The solon, who was the defense minister of the Marcos administration, stressed that the government should always be prepared for any eventuality, whether or not the tension with China over the Scarborough Shoal or in West Philippine Seas continues.
“That is why they say, if you want peace, prepare for war. There’s no certainty of peace all the time. There’s no such thing because there isinteraction of conflicting interest and when that happens, either you surrender or raise your voice and if you raise your voice, you must have the means to back it up. If you don’t have, you’ll be like a dog — put your tail behind your legs and run away,” he said.
The matter of resolving the issue with China remains in the hands of the government and not with ally nations, Enrile said.
“The solution there is to reinforce the country’s security, fortify the Armed Forces, Air Force, Navy,” he said, adding that there were funds provided in the national budget yearly to finance the modernization of the AFP.
“But those funds were used for other purposes in the past. Maybe the previous presidents thought we would not come to this, that all the time no one will take interest in (in those disputed waters).
“We have no one to blame but ourselves. If someone took advantage of you or try to prevail over you, you have no one to blame but yourself because you did not prepare, you did not defend yourself,” he said.
Enrile expressed belief that the govermnent was taking all necessary measures to address the issue with China although he himself noted that it seemed to be taking some time.
A Palace official confirmed in a radio press briefing that American and Filipino forces will commence the annual series of joint naval exercises — Carat 2012 — from today until July 10.
The joint military exercise however will not be conducted anywhere near the disputed region of the Panatag Shoal or the West Philippine Sea. Instead, Deputy Presidential Spokesperson Abigail Valte said that this year’s Carat will be held in General Santos City.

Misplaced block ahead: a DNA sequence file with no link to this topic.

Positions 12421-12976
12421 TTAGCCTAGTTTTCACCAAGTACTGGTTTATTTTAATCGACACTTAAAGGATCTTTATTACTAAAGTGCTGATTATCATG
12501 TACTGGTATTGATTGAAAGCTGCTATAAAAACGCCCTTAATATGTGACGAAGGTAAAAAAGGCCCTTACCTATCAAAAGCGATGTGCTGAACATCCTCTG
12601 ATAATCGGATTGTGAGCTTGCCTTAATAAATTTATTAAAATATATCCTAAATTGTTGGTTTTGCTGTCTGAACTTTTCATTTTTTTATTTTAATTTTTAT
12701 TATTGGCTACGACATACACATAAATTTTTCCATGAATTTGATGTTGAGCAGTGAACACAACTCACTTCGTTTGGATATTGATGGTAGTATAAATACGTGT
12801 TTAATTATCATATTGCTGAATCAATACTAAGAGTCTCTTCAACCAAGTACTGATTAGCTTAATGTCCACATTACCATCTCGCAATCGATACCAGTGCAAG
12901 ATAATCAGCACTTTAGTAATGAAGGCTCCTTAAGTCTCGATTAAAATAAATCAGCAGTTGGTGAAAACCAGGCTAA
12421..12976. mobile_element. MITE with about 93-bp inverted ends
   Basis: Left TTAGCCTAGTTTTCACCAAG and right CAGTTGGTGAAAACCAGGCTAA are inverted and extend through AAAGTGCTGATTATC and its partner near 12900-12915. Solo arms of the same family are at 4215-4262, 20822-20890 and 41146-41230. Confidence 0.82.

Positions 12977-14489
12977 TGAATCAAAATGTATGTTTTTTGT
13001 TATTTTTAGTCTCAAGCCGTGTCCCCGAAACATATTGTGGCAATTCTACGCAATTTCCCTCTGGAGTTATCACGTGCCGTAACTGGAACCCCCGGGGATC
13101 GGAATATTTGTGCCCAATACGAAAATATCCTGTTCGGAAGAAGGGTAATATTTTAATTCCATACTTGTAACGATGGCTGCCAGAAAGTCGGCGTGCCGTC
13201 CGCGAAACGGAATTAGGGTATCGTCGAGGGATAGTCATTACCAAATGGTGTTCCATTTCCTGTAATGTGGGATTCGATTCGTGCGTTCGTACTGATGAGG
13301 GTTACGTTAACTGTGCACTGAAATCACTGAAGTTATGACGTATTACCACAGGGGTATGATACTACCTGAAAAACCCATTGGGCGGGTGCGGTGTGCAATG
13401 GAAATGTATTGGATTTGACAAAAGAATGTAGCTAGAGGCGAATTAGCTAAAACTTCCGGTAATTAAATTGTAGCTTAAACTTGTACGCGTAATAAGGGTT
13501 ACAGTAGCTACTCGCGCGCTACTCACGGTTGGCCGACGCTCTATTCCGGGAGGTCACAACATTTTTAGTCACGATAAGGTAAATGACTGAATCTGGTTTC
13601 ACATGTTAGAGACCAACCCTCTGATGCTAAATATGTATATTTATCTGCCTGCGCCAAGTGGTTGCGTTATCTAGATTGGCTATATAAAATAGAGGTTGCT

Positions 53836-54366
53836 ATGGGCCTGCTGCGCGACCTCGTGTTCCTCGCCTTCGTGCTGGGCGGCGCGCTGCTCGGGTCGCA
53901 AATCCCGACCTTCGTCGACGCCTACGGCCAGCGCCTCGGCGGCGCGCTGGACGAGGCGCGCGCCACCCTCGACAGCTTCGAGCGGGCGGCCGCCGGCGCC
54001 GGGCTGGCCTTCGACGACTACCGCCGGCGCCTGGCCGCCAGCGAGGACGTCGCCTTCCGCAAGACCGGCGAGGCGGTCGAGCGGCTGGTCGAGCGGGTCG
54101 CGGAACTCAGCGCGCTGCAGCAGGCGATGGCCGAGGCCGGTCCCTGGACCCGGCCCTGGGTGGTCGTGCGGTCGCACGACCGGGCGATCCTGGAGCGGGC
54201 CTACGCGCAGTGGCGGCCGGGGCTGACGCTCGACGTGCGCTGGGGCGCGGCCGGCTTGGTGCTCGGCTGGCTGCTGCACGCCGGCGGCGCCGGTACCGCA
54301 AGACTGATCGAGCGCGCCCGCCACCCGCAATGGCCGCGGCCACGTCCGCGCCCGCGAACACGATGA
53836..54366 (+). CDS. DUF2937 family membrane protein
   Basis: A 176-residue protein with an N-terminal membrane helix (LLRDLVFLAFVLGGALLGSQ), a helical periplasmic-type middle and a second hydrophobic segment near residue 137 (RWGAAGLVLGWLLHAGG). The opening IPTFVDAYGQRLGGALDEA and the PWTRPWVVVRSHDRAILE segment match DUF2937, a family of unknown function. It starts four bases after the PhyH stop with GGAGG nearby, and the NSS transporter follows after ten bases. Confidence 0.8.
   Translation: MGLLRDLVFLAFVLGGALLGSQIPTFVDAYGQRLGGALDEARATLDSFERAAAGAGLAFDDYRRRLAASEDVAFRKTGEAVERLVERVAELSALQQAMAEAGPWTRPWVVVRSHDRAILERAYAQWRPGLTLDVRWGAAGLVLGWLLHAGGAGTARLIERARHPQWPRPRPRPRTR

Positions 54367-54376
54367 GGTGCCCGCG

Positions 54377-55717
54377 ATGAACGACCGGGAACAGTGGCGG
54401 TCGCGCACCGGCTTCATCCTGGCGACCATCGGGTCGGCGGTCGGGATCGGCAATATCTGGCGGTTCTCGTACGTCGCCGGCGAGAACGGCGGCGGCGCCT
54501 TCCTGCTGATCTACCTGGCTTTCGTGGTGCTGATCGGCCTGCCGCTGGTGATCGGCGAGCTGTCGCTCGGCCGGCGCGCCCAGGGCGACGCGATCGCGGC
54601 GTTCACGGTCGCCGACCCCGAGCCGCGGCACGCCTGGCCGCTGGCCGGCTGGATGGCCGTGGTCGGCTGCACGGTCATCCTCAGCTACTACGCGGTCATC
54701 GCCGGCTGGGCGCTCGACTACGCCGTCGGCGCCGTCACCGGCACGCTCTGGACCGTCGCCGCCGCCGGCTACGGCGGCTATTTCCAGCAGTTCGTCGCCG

Interestingly, the visiting US military force would be paying more attention on the Philippine Navy which would be drilled in exercises seen to enhance combined interoperability capability. The local navy, it was learned, would engage its personnel in tests and naval assets operational readiness and ultimately, improve the naval defense capability of the Armed Forces of the Philippines by an exchange of doctrinal and tactical best practices.
The Americans are expected to come in with modern military hardware which includes two Navy ships, the USS Vandergrift and USNS Safeguard, and a Coast Guard vessel, the USCG Waesche. Around 350 US Navy personnel and 150 US Coast Guard personnel will participate in the activity.
The Vandergrift is a 4100-ton frigate and, while the Safeguard is a US Navy Military Sealift Command salvage and rescue ship. The Waesche is a 4,306-ton US Coast Guard cutter
The Philippine Navy has earmarked four ships: the corvettes BRPs Magat Salamat and Miguel Malvar, the fast patrol craft Salvador Abcede, and the coastal patrol craft Teotimo Figuracion, and 400 personnel for the Carat.
Also, the Philippine Coast Guard has committed the BRP Pampanga and 50 personnel. The Pampanga was the PCG ship that recently patrolled the Panatag Shoal.
The aircraft to be employed by US forces include an anti-submarine and maritime patrol P3C Orion plane, and a SH60B Seahawk helicopter. The Philippine Navy and the Philippine Coast Guard will be using an Islander patrol plane and a BO-105CB helicopter, respectively.
The actual exercises will be held in the Mindanao Sea. The training activities lined up include command post exercise; diving exercise; salvage exercise; search and rescue exercise; at-sea training; cross-training exercise; visit, board, search and seizure exercise; and maritime interdiction.
Last year, the venue of the Carat was Puerto Princesa City in Palawan and the year before that, it was held in Zambales.
Moreover, this year’s exercise will include civil military operations in Glan, Sarangani. The town was hit by flashfloods last month, leaving two people dead and scores of others reported missing.
Fernan J. Angeles, Angie M. Rosales and AFP